A key U.N. arms inspector said Syria's regime made "poor" links between opponents and an August chemical strike that he investigated, CBRNE World reports.
Swedish arms expert Ake Sellstrom led an international team that confirmed the involvement of sarin nerve gas in the Aug. 21 incident, but was not authorized to assign blame for the assault against a rebel-occupied Damascus suburb. The United States has charged that Syrian President Bashar Assad's regime was responsible for the attack, but that view has faced challenges from Russia and some independent experts.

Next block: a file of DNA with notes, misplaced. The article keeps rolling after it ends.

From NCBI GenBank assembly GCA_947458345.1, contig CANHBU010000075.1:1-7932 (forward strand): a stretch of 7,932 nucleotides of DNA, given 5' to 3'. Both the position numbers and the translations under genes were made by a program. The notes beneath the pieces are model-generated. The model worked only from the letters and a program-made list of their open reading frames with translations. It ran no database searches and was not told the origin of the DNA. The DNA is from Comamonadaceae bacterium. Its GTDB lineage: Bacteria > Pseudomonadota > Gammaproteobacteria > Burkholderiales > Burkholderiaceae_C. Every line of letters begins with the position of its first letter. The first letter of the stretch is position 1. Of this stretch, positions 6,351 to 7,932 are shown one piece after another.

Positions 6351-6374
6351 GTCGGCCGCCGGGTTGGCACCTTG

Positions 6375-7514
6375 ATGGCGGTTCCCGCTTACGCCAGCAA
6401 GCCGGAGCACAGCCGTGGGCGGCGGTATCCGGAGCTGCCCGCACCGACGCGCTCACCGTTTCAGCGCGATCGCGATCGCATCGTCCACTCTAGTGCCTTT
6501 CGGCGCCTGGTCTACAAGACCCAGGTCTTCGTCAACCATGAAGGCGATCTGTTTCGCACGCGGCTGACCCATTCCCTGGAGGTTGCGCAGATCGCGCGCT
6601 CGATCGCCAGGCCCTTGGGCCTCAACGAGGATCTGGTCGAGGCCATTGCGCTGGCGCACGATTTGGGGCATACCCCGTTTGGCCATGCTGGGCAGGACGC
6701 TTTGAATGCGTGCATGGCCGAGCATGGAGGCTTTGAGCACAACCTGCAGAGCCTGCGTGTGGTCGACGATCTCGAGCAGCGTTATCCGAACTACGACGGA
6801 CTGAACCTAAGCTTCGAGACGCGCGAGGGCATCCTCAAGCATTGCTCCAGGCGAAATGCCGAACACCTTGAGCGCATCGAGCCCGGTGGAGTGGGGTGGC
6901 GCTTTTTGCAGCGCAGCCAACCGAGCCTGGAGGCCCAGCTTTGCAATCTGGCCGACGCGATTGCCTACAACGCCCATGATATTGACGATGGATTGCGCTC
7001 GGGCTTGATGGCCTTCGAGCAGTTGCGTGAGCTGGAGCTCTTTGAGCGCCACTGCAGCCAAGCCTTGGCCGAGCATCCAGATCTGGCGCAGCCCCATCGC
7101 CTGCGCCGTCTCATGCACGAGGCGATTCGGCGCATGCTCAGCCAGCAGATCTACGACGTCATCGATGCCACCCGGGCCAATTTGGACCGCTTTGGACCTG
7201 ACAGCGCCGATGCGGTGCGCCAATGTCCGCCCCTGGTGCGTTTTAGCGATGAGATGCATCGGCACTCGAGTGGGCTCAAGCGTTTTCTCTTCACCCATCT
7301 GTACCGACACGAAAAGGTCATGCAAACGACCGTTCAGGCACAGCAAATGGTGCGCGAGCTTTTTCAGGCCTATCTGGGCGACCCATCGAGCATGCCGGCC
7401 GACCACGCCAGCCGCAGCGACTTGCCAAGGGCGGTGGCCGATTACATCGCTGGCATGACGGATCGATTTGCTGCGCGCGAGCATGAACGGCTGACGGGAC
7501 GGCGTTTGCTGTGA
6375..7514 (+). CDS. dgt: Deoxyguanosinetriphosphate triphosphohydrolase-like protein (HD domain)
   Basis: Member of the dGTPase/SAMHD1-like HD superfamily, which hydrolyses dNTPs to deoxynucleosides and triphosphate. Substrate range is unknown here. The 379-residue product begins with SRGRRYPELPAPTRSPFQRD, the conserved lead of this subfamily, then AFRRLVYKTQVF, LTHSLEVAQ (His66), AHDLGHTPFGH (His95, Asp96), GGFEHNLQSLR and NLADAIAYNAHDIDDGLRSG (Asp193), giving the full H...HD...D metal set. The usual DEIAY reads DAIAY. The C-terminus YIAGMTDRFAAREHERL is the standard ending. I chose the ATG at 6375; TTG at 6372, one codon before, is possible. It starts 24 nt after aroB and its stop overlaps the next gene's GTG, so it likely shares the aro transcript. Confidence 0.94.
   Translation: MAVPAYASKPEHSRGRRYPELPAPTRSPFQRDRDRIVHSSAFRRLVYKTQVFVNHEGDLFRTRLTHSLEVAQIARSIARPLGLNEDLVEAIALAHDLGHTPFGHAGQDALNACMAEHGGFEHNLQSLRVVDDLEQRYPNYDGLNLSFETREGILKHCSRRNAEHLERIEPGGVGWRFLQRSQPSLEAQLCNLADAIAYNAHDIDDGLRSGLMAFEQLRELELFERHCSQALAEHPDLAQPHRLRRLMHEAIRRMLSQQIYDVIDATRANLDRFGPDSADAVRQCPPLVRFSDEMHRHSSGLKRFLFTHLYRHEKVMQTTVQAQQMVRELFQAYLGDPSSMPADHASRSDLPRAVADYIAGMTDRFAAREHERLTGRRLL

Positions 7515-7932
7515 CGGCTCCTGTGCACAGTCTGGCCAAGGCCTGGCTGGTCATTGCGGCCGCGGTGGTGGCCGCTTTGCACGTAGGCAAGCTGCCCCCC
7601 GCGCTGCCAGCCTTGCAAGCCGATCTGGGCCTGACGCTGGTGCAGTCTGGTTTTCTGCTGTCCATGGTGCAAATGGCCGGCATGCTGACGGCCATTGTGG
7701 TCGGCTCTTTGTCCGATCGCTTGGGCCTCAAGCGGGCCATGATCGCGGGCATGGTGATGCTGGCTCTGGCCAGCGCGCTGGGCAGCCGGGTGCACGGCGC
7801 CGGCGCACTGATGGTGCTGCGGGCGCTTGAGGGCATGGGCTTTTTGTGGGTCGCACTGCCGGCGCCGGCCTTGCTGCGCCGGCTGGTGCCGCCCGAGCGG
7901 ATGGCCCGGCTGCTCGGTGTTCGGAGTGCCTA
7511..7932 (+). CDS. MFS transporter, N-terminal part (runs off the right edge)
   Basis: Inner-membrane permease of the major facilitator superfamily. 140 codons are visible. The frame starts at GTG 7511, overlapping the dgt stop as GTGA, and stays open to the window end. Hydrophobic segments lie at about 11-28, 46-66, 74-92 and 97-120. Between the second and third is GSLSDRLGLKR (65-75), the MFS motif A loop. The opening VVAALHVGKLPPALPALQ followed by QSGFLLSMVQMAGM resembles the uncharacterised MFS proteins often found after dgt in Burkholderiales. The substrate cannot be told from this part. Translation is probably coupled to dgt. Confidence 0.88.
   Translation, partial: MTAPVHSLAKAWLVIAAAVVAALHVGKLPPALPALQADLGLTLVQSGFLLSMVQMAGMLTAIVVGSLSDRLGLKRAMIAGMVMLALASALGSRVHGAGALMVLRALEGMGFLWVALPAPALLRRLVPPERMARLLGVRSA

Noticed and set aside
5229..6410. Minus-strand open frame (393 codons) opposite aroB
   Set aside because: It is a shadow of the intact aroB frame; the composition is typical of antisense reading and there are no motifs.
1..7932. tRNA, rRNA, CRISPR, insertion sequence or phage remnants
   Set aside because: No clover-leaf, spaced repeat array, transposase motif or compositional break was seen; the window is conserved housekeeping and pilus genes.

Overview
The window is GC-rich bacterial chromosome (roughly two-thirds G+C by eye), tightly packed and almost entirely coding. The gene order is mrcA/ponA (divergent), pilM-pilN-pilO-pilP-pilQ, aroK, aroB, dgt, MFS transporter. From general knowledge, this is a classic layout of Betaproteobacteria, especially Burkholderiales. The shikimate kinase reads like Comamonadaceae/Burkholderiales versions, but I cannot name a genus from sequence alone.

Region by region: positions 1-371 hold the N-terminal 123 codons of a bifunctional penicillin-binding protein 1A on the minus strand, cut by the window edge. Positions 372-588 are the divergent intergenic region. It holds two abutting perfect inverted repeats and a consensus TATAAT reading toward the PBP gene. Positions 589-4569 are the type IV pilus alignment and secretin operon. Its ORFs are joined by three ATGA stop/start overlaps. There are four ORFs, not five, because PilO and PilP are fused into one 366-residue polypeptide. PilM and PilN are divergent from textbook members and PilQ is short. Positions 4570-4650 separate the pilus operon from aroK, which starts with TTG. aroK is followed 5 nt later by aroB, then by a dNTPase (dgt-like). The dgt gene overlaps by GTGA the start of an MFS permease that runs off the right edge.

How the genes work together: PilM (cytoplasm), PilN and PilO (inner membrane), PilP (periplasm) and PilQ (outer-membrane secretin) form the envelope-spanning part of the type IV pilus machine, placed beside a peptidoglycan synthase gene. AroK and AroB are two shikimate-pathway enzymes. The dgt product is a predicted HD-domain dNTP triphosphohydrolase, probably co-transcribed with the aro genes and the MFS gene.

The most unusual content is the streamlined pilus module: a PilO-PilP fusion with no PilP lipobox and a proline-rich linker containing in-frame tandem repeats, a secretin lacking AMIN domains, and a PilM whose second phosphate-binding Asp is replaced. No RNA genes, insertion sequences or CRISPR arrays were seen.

Sellstrom, though, said Assad officials "have quite poor theories" for how its enemies might have carried out the strike.
"They talk about smuggling through Turkey, labs in Iraq and I asked them, pointedly, what about your own stores, have your own stores been stripped of anything, have you dropped a bomb that has been claimed, bombs that can be recovered by the opposition? They denied that," he said in remarks published on Thursday.
He added: "To me it is strange. If they really want to blame the opposition they should have a good story as to how they got hold of the munitions, and they didn't take the chance to deliver that story."
This article was published in Global Security Newswire, which is produced independently by National Journal Group under contract with the Nuclear Threat Initiative. NTI is a nonprofit, nonpartisan group working to reduce global threats from nuclear, biological, and chemical weapons.
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